This week’s post is on the lighter side, like when I fell in love with WES, and the time I wrung my hands over whether or not I’m a hippie. (To be honest, those were funnier than this piece, but this one is more helpful.) I’ve just returned from another work road trip to Oregon’s beautiful South Coast, and while I know this isn’t my classiest habit, I eat a lot of breakfasts and lunches in my car. The long distances I drive between the wonderful small towns of Southwest Oregon pretty much demand it.
While my diet is by no means free of junk food, I maintain that the most pleasing road trip food is not junk food, but healthy food. For a lively discussion of food choices, transportation choices and other diamond-cut life topics, here’s a podcast in which I appeared. Road trip fodder for the ears.
Loads of research has made clear that distracted driving is dangerous driving. I’ve logged so many road trips and car meals, I’ve developed a diamond-cut standard of best and worst eating practices aimed at minimal driving distractions, plus eating pleasure, plus nutrition. Let’s tackle the worst practices first.
Worst Foods To Eat While Driving
Coconut cream pie. In my defense, the only reason I ate this once while driving last year is that the oversized piece the restaurant gave me was impossible to finish after dinner. There most of it sat in the car with me the next day, large and fluffy and needing to be eaten. So I ate it. Without a fork. Bad idea. It was like a slapstick Marx brothers pie-in-the-face movie. The only solution here is to not order coconut cream pie on road trips.
Leftover enchilada casserole I love leftovers of all kinds, since like my friend Colleen I hate things to go to waste, plus, who would cook more often than they have to? That said, leftovers from homemade food seem to translate into road trip meals in only a few ways, which I list below under Best Foods.
Hamburgers The pickles and other good things have a distressing habit of falling out onto one’s lap. This is true of almost all sandwiches. Maybe you like sandwiches with only one thing in them. But I don’t.
Milkshakes They sit so heavily in the stomach they could make you fall asleep. Falling asleep at the wheel would be the worst possible practice. Heavy foods in general aren’t the best road trip food, in my view.
Cookies Possibly you love to eat these while driving. I’m not here to rain on your road trip parade. I have a personal policy against cookies for three reasons: they’re addictive, with no natural stopping point; their sugar content gives me too much of the wrong kind of energy; they create more crumbs in my lap and car than Hansel and Gretel needed to find their way back out of the forest. Actually, the first two reasons explain why my household doesn’t buy or make cookies at all. We’ve got our vices, but cookies aren’t among them.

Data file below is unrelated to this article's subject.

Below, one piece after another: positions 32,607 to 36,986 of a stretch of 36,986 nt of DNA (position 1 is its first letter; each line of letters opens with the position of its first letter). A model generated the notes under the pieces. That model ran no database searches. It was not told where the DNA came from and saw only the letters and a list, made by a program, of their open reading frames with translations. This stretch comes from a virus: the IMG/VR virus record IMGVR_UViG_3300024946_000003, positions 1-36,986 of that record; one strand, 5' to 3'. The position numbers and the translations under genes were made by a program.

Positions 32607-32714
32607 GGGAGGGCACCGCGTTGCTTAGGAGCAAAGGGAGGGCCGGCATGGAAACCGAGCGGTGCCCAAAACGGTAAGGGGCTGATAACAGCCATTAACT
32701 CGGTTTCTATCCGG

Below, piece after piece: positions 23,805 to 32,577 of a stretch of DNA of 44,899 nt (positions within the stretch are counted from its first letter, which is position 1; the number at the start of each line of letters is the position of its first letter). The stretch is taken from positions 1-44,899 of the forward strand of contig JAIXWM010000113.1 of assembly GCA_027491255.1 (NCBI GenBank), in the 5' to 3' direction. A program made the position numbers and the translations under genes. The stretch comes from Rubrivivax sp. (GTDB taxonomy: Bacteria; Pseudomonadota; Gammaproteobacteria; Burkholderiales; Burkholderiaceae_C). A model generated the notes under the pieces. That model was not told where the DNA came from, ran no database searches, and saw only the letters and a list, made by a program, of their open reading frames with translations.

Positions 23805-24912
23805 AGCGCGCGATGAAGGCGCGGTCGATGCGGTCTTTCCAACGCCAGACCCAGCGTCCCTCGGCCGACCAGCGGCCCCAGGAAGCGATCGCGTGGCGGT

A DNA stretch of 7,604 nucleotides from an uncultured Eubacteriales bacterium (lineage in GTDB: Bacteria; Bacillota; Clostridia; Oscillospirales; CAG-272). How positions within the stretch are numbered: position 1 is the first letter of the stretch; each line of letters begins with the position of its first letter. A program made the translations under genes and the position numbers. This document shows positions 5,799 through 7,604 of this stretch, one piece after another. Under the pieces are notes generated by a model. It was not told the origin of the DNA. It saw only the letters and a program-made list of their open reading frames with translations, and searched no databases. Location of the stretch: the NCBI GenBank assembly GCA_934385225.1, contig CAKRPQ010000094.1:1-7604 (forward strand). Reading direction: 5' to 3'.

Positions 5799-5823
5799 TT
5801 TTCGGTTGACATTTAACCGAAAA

Best Foods To Eat While Driving
Homemade burritos These work splendidly if they’re not packed too full and they have internal cohesion (cohesion defeats crumbling). I make breakfast burritos by slicing and sauteeing whatever vegetables I have on hand (leeks are my favorite, including the green tops) and then scrambling eggs into them. Grated cheese creates the crucial cohesion factor. I use cayenne pepper for heat, because salsa is too watery and drips onto me. I wrap the filling in whole wheat tortillas, and then package in sturdy aluminum foil to guard against smushing.
Cheese and crackers This is my standard lunch, along with one or two of the following three items. Triscuits are my cracker of choice because they are 100% whole wheat and contain no sugar (while I love sugar in my coffee, it incenses me that the average cracker has sugar among its ingredients). If you bite along the horizontal strata of a Triscuit, it will snap obligingly without crumbling. Pleasing and elegant.
Peppers I eat these like apples, the advantage over apples being that the leftover core is harmless, not sticky. And peppers have fewer calories.
Grapes These are my favorite road trip fruit because they are bite-size and unlike many fruits, they leave no messy traces (the benign little twiggy stems don’t count as mess).
Cherry or grape tomatoes They explode in my mouth with all the pulpy, juicy goodness of a forbidden fruit. Wonderful in combination with crackers and cheese, also burritos. One reason the best road trip food is healthy food is that we digest it more quickly and easily than heavy, fatty food. That means our minds are left clearer for work or for pleasure.
Roasted almonds. Also roasted cashews — both are tasty and highly nutritious — but almonds cost less. Peanuts are far and away the cheapest nut, but are oilier and less charismatic.
Honorable Mention Road Trip Food
Peanut butter and jelly sandwiches The make-or-break with this perennial favorite is keeping the jam or jelly well inside the sandwich. If you can pull that off, you’ve got a great road trip food that is famously thrifty and non-perishable. Colleen made us fantastic PBJ sandwiches on Dave’s Killer Bread for our mountain-climbing expedition last weekend (they just slayed me, ha ha). And, my friend Dana, an ICU nurse eats PBJ when he drives home from work after his 13 hour shifts. So it’s a breakfast of champions, if you can keep the oozy/sticky factor at bay. If you fail in that, keep moist towelettes in your food bag. If you rebel against buying these as I do, a moist napkin inside a plastic bag also does the job.
Over to you: what’s your favorite road trip food?